I don't think much about the Tampa Bay (Devil) Rays, since most days they fall into that broad class of ``things not presently attacking me with badgers'' and so they can be left on a lower priority. Sometimes they command more attention, such as when they're playing a baseball game that my father insists on watching on the living room TV while I exercise, apparently unaware that I'm trying to watch stuff on the Tivo in there, I can't exercise in another room, and his bedroom TV is perfectly free. This week has had a series of such days, leaving me caught halfway through Jacques Tati's Play Time (although it's at one of those moments where I can't say why it's funny except it's overwhelmingly funny).
Anyway. Recently, apparently, the Rays made the third out of the final inning by tagging out the runner at third. This doesn't strike me as exceptional, although one of the announces on tonight's Yankees/Rays game insisted that it was an important part of Baseball Traditional Strategy for the past 125 years that you do not make the last out of the inning at third base. Despite my fondness for baseball I don't keep much Traditional Strategy in my head since if you start doing that your brain will be filled up with lunatic notions.
For example, you might be the one announcer on this game, who was apparently deeply offended that the Rays had dared to make the final out at third base. He was talking about how, yeah, the Rays may say they want to ``take risks'', but what's the reward of taking such a risk as tagging the runner at third for the final out? In his world this is about as sensible a proposition as trading on Wall Street while entirely nude and communicating only in a series of chicken squawking noises.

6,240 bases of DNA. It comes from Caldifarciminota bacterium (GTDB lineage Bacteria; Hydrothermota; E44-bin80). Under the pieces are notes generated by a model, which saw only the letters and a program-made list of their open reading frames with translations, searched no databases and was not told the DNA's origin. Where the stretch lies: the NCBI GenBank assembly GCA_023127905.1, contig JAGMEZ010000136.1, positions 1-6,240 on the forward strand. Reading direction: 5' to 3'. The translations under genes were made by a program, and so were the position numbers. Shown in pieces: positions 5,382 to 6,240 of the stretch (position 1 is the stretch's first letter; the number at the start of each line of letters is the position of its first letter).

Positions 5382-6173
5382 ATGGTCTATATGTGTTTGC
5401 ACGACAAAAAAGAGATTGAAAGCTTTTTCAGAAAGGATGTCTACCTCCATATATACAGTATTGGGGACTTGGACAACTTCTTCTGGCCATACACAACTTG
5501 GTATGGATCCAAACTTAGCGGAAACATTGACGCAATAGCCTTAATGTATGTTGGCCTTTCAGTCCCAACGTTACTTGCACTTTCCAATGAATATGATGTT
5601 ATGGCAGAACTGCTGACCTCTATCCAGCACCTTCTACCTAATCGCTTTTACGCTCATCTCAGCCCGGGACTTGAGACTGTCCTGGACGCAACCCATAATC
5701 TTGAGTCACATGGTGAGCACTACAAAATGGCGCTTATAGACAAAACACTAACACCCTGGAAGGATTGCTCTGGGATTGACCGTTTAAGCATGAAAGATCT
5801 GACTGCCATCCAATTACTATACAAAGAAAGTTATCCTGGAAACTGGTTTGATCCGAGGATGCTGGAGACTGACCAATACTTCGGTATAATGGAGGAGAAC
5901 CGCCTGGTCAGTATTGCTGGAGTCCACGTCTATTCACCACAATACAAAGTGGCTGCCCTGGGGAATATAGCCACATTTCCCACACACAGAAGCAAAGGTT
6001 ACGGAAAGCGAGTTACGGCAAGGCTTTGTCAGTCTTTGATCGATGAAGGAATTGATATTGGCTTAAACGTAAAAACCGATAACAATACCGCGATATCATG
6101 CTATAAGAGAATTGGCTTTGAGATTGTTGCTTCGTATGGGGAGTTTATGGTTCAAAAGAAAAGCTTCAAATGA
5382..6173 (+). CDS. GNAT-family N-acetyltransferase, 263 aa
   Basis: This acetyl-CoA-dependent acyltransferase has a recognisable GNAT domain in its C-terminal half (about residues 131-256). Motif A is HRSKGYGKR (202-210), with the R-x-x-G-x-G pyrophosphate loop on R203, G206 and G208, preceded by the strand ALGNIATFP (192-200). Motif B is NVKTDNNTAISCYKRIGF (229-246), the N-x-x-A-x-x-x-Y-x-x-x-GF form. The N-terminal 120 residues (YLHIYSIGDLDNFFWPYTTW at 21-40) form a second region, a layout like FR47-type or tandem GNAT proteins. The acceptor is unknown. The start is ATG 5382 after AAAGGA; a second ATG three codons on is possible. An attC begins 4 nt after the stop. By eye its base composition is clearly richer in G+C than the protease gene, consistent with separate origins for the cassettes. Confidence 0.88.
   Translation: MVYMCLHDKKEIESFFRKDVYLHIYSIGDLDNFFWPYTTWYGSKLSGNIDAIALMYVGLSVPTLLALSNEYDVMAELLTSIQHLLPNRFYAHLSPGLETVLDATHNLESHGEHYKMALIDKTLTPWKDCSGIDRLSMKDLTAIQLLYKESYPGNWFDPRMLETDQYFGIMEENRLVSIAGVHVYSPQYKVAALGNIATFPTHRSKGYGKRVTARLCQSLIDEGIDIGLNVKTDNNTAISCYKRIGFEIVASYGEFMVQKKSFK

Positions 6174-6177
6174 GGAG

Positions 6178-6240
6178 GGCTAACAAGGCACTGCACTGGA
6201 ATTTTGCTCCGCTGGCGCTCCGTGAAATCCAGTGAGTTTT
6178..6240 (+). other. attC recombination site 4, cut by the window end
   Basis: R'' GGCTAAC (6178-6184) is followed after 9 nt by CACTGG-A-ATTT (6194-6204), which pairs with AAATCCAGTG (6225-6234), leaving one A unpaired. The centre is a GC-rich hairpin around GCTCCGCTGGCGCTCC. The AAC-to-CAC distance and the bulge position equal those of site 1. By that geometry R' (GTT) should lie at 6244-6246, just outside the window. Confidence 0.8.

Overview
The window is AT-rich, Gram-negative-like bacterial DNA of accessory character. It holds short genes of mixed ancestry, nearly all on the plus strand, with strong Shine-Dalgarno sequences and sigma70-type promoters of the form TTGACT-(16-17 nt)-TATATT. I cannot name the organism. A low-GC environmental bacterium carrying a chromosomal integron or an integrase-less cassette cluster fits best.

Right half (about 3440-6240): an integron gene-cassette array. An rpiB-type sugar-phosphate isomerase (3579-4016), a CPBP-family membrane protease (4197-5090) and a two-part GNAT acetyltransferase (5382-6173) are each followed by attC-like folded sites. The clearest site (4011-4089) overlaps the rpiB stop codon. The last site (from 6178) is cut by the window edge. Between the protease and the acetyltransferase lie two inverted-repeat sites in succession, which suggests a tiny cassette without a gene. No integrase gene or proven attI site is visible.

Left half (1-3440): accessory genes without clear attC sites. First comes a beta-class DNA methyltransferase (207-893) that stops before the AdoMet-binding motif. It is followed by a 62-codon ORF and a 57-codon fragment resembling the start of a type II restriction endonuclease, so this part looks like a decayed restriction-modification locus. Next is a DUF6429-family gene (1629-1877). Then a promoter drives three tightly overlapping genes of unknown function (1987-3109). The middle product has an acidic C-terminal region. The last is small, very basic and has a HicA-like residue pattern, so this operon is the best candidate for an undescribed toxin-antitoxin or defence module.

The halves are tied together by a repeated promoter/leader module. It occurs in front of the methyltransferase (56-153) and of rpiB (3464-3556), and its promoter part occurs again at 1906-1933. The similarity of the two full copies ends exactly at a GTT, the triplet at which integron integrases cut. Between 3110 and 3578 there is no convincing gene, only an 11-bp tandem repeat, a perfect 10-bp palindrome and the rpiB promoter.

I can say he feels it this passionately because he talked about this for two solid innings, and kept challenging everyone doing voice-overs with him to justify the Rays' outrageous behavior of making the tag at third base. He pulled up clips of the previous night's game, and of a press conference where the Rays manager was apparently not expecting a fourteen-hour grilling on whether there can possibly be a God in a universe which allows a final out to be made at third base. I mean, sheesh, perspective, guy. We're not talking about something pure evil like Interleague Play or Bud Selig, here, it's just a successful third out.
Trivia: Jackson, Michigan, won an 1867 baseball tournament in Detroit with a controversial team dubbed the ``Unknowns'', as the players were all-stars imported from other towns rather than representing the best of Jackson's amateur players. Source: But Didn't We Have Fun? An Informal History Of Baseball's Pioneer Era, 1843 - 1870, Peter Morris. (This was part of the process of openly professional players becoming accepted.)
Currently Reading: Clowns And Pantomime, M Willson Disher. It's actually a bit of a slog, with a lot of vague praise of the acts of clowns and circus performers who were maybe familiar when the book was first published in 1925 but who now are one name I faintly remember (Grimaldi) and a lot that I don't. But I'm finding I'd really like to know more about the history of clowning and related phenomena, so what's there to read?